September 8, 2014
Dr. Eric Smith
In most of 20th century Biology, the individual has been the locus of description, whether with regard to selection, development, or ecology. Efforts to understand the origin of life require that we adopt a wider perspective in which life is a planetary process. In this view individuality is only one form of organization, the existence and importance of which must be accounted for along with many other forms. Much as the physical Earth is organized into three geospheres — the lithosphere, hydrosphere, and atmosphere — the whole Earth includes a fourth geosphere which is the biosphere. The origin of life is best understood as the emergence of this fourth geosphere. In this talk I will show how life is embedded in a larger arc of energy flows that spans stellar and planetary history, and connects the sun, solid earth, oceans, and atmosphere. The focal point for chemical stresses in this great arc of disequilibrium, and the foundation of the biosphere, is metabolism, and its deep history and ramifications are found in the world of microbes. I will make the case that the biosphere emerged through metabolism, which at its beginning, and even to a considerable extent today, is as much a continuation of geochemistry as a departure from it.
September 15, 2014
Mr. Jim Manzi, Founder and Chairman of Applied Predictive Technologies
Non-experimental social science is not capable of making useful, reliable, and non-obvious predictions for the effects of most social interventions. Social science very likely can improve its practical utility by conducting many more experiments, and should do so. Even with such improvements, however, it will not be able to adjudicate most important policy debates. Recognition of this uncertainty calls for a heavy reliance on unstructured trial-and-error progress. The limits to the use of trial-and-error are established primarily by the need for strategy and long-term vision.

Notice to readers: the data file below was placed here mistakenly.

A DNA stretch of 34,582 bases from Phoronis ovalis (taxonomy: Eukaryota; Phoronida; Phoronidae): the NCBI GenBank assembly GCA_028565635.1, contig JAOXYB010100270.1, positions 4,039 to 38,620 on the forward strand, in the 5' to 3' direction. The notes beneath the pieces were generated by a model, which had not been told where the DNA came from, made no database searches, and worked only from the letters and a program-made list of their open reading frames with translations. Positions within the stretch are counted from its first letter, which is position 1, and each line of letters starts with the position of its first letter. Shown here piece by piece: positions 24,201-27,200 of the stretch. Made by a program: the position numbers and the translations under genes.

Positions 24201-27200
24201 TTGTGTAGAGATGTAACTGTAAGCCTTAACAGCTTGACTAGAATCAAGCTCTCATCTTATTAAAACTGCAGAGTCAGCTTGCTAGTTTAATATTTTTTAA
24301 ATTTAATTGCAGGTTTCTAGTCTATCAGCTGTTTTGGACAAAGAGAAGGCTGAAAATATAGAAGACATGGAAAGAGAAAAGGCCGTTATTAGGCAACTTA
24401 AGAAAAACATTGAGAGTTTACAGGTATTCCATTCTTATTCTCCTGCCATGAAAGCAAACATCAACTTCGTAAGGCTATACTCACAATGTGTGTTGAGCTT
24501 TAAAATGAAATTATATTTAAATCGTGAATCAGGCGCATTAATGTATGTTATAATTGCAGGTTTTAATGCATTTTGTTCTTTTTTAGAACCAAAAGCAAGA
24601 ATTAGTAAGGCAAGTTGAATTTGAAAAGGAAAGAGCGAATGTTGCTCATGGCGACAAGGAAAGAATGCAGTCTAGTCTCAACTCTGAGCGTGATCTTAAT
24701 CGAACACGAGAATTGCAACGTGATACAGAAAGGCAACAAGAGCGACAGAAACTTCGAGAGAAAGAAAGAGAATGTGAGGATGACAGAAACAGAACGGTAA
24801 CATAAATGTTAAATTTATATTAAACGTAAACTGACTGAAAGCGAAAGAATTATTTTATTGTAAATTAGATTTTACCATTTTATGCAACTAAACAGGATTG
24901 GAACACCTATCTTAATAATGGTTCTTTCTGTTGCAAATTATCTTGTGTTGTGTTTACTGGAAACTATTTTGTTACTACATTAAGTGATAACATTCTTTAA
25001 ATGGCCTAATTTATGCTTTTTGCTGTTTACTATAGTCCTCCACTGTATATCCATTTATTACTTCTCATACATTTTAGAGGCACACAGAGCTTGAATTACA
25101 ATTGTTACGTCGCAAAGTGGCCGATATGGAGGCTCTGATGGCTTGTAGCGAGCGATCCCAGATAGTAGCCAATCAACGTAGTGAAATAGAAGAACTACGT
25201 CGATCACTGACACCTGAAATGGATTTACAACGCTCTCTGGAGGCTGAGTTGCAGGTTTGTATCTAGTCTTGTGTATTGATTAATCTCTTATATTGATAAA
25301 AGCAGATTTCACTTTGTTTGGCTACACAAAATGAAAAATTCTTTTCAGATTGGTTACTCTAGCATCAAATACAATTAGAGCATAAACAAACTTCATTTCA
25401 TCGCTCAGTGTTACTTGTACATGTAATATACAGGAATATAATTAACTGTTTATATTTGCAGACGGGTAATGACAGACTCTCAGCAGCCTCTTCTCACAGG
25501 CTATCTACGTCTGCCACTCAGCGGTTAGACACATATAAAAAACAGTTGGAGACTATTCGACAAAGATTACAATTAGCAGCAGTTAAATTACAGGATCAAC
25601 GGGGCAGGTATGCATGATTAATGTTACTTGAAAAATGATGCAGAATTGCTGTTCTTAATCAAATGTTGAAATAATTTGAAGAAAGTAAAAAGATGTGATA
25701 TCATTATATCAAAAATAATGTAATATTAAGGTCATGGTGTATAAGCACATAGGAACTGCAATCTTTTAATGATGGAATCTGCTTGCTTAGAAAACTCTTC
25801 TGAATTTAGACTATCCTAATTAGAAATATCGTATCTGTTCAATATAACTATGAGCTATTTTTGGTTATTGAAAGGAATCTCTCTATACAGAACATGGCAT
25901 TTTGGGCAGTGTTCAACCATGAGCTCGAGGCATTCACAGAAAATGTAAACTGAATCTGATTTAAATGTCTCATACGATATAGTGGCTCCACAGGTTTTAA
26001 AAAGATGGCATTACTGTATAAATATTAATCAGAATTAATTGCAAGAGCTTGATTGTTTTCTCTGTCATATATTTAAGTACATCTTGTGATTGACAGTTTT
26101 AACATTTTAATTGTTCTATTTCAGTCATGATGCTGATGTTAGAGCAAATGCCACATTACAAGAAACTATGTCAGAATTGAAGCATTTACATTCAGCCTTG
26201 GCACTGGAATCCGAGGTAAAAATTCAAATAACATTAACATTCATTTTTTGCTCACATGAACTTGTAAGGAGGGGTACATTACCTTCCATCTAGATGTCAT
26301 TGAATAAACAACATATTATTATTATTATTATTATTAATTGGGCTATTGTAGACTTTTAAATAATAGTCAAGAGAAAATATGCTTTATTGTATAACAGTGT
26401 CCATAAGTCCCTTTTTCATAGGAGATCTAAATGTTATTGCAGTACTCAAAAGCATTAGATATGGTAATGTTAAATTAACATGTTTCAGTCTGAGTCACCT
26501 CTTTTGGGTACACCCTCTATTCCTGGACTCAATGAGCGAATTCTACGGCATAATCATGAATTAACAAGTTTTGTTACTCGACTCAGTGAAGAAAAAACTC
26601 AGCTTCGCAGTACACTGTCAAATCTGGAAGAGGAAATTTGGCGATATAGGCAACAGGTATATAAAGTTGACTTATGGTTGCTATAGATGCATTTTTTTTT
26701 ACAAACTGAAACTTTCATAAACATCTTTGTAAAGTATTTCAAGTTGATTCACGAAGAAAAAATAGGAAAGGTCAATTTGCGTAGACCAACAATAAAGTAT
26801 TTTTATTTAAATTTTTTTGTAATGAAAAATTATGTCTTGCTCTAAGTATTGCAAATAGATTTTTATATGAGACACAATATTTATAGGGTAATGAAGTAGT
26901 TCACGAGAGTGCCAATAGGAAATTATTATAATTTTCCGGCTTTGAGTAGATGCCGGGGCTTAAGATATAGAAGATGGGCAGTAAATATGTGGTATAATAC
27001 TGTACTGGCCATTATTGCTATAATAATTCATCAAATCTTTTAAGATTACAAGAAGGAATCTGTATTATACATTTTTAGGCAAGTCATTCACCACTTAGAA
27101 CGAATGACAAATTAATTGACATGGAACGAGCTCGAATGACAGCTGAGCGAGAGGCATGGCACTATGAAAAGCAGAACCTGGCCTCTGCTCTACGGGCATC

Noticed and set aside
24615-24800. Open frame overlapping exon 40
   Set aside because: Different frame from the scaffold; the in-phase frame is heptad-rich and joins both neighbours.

September 22, 2014
Dr. Wayne Zandbergen
The Panic of 1893 was the worst economic crisis encountered by the century-old United States. Like the Great Depression, the 1890’s presented a double dip recession with associated bank panics. Unlike the Depression, in 1893 there was little regulatory infrastructure in place to deal with the ensuing economic problems. Unique about 1893 is the existence, in Helena, Montana, of very detailed banking records that provide insights into actions taken by individuals during the Panic. This presentation will focus on findings resulting from my investigations of these records, illustrating the characteristics of the Panic. Econometric analysis demonstrates the spread of panic, and an agent based model recreates some of the features of the panic by using agents whose behavior is driven completely by emotional contagion.
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